College of Forestry News

Brazilian Tree

“If a company receives permits to extract and transport more timber than exists on the property covered by the permits, wood harvested illegally from other areas can be sold as if it came from the permitted property,” said study co-author Mark Schulze, faculty member in OSU’s College of Forestry

Wild Bee

A recent study from Oregon State University suggests that removing timber harvest residue — also known as “slash” — could help wild bee populations thrive in the wake of a clearcut logging operation.

Border Wall

A continuous wall on the border between the United States and Mexico would harm a multitude of animal species by fragmenting their geographic ranges, Oregon State University distinguished professor of ecology William Ripple has concluded, supported by thousands of other scientists around the glob

Poplars

The largest field-based study of genetically modified forest trees ever conducted has demonstrated that genetic engineering can prevent new seedlings from establishing.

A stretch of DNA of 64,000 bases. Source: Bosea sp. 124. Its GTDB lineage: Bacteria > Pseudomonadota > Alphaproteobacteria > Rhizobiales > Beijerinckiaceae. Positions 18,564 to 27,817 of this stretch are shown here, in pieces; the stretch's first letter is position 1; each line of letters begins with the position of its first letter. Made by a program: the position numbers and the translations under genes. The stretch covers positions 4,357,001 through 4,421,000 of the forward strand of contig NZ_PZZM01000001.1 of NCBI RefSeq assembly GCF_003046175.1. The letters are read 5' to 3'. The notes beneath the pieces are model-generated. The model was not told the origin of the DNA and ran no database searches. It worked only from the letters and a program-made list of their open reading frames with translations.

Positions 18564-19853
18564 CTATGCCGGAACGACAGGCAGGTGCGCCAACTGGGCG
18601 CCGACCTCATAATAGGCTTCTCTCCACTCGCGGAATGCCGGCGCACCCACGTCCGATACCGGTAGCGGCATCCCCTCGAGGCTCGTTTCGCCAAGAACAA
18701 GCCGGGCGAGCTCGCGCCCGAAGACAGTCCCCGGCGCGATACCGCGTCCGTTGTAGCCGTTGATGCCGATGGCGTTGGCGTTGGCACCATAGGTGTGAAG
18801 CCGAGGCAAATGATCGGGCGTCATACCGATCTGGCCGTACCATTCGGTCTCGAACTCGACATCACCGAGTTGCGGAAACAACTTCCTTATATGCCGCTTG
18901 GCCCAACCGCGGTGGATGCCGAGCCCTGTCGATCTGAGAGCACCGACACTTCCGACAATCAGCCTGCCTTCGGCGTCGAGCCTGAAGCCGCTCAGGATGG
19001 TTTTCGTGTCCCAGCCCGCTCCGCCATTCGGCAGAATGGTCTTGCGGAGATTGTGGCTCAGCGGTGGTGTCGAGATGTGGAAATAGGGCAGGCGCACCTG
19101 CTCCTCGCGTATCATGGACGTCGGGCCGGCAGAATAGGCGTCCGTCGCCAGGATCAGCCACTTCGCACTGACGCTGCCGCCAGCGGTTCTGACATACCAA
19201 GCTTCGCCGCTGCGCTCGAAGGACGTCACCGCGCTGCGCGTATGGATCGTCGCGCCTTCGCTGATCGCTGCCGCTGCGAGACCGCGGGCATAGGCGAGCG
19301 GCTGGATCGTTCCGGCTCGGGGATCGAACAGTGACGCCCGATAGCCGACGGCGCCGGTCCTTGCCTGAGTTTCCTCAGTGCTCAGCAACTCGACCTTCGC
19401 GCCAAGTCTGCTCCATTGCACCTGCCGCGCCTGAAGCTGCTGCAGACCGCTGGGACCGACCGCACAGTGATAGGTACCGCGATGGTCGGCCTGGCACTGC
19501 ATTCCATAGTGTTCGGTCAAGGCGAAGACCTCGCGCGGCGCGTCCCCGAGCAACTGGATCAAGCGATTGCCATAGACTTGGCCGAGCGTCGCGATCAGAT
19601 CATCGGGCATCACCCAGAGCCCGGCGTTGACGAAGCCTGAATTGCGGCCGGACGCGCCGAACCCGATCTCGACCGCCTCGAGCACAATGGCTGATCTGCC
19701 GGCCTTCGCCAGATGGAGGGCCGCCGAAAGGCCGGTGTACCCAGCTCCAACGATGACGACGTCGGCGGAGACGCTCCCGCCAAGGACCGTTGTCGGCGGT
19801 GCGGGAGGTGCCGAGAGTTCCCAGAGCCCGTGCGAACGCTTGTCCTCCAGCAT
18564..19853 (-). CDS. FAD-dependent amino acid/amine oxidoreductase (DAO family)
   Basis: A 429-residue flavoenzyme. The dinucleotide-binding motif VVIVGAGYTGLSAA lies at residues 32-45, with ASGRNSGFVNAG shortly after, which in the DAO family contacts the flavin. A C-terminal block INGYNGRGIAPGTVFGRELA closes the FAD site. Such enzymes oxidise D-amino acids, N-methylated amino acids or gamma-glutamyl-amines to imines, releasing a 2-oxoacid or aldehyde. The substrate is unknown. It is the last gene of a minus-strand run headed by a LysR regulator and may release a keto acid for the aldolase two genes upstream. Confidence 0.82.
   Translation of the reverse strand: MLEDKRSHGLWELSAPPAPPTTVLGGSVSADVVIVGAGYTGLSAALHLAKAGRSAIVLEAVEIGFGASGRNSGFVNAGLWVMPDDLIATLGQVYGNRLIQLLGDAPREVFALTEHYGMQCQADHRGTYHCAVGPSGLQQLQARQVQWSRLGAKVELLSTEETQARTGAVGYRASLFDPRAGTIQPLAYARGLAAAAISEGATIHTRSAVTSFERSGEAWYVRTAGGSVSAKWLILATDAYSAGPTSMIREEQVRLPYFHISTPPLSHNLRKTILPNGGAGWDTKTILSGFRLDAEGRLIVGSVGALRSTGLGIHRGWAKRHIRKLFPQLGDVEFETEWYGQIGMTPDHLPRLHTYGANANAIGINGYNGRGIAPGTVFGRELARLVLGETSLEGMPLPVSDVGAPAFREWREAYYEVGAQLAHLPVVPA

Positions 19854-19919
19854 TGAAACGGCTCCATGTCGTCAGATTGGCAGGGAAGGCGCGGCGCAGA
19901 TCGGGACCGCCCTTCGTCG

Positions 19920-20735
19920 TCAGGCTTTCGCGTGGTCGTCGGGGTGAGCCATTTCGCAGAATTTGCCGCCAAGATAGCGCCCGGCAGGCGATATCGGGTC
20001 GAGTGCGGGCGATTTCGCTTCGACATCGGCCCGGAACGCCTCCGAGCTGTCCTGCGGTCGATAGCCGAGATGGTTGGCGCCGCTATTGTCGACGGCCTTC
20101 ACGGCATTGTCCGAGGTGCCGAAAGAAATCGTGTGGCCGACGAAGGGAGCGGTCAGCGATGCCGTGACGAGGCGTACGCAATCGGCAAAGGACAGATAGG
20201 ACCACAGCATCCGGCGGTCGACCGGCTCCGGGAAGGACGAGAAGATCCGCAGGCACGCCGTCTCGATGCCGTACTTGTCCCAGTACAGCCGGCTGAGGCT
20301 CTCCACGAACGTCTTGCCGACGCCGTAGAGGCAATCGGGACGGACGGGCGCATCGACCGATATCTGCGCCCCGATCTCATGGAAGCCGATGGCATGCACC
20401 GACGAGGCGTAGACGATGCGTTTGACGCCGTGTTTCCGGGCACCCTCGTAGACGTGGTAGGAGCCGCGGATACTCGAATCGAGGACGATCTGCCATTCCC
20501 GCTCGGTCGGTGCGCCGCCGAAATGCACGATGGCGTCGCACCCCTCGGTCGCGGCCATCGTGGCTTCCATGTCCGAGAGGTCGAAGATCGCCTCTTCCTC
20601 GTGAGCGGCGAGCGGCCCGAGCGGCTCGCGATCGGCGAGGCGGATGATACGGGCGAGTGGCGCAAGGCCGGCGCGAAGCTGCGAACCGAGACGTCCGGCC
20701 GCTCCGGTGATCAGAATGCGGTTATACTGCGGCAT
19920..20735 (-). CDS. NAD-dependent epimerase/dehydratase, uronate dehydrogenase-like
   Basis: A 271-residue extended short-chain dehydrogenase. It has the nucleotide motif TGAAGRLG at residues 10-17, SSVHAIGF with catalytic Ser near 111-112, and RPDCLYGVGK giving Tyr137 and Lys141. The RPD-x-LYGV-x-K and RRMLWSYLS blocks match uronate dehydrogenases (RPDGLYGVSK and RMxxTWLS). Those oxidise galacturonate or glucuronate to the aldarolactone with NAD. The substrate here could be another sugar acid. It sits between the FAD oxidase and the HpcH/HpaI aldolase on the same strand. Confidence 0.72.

Wolf

The relationship between wolves and people raises deep questions that we still need to answer, says environmental ethicist and philosopher Michael Paul Nelson. Nelson is professor of environmental ethics and philosophy at Oregon State University's College of Forestry.

Pollination

“There’s been concern for some time over pollinator declines,” said Jim Rivers, lead scientist and forest ecologist in the College of Forestry. “Some people have gone so far as to call it a pollinator crisis.

Lookout Creek

“This paper is the first to look at the effects of climate change on stream metabolism at the continental scale using field observations,” said Alba Argerich, co-author who monitored McRae Creek and Lookout Creek in the H. J. Andrews Experimental Forest east of Eugene, Oregon.

Central Oregon Forest

“Ideally we’d have markets for the small trees and biomass that result from these treatments,” said Nicole Strong, assistant professor at Oregon State University’s College of Forestry.

Cecil the Lion

“It’s almost like an ethical distraction, calling it by some other name,” said co-author Michael Paul Nelson, a professor and the Ruth H. Spaniol Chair of Renewable Resources at OSU. “We have these metaphors that we hide behind.

Murrelet Chick

With funding from the state Legislature, forest ecologists and ornithologists at Oregon State are conducting a long-term, large-scale study to determine what the marbled murrelet needs to survive.